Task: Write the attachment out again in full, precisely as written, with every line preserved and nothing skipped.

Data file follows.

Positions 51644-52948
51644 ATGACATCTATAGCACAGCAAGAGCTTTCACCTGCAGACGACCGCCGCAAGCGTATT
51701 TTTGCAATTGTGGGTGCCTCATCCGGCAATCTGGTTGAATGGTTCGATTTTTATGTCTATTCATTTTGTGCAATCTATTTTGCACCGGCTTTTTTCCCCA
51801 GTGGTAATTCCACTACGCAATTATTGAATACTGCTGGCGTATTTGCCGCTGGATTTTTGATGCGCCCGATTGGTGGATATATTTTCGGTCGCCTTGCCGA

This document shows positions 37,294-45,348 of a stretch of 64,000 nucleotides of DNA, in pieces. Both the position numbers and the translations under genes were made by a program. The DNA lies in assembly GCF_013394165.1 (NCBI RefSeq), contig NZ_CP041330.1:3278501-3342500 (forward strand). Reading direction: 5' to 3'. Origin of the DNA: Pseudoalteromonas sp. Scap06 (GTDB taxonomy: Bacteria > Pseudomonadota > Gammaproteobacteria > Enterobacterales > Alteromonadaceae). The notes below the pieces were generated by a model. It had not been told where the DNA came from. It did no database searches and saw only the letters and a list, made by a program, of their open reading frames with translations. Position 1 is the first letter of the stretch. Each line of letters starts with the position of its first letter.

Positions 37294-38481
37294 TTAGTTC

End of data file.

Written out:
Positions 51644-52948
51644 ATGACATCTATAGCACAGCAAGAGCTTTCACCTGCAGACGACCGCCGCAAGCGTATT
51701 TTTGCAATTGTGGGTGCCTCATCCGGCAATCTGGTTGAATGGTTCGATTTTTATGTCTATTCATTTTGTGCAATCTATTTTGCACCGGCTTTTTTCCCCA
51801 GTGGTAATTCCACTACGCAATTATTGAATACTGCTGGCGTATTTGCCGCTGGATTTTTGATGCGCCCGATTGGTGGATATATTTTCGGTCGCCTTGCCGA

This document shows positions 37,294-45,348 of a stretch of 64,000 nucleotides of DNA, in pieces. Both the position numbers and the translations under genes were made by a program. The DNA lies in assembly GCF_013394165.1 (NCBI RefSeq), contig NZ_CP041330.1:3278501-3342500 (forward strand). Reading direction: 5' to 3'. Origin of the DNA: Pseudoalteromonas sp. Scap06 (GTDB taxonomy: Bacteria > Pseudomonadota > Gammaproteobacteria > Enterobacterales > Alteromonadaceae). The notes below the pieces were generated by a model. It had not been told where the DNA came from. It did no database searches and saw only the letters and a list, made by a program, of their open reading frames with translations. Position 1 is the first letter of the stretch. Each line of letters starts with the position of its first letter.

Positions 37294-38481
37294 TTAGTTC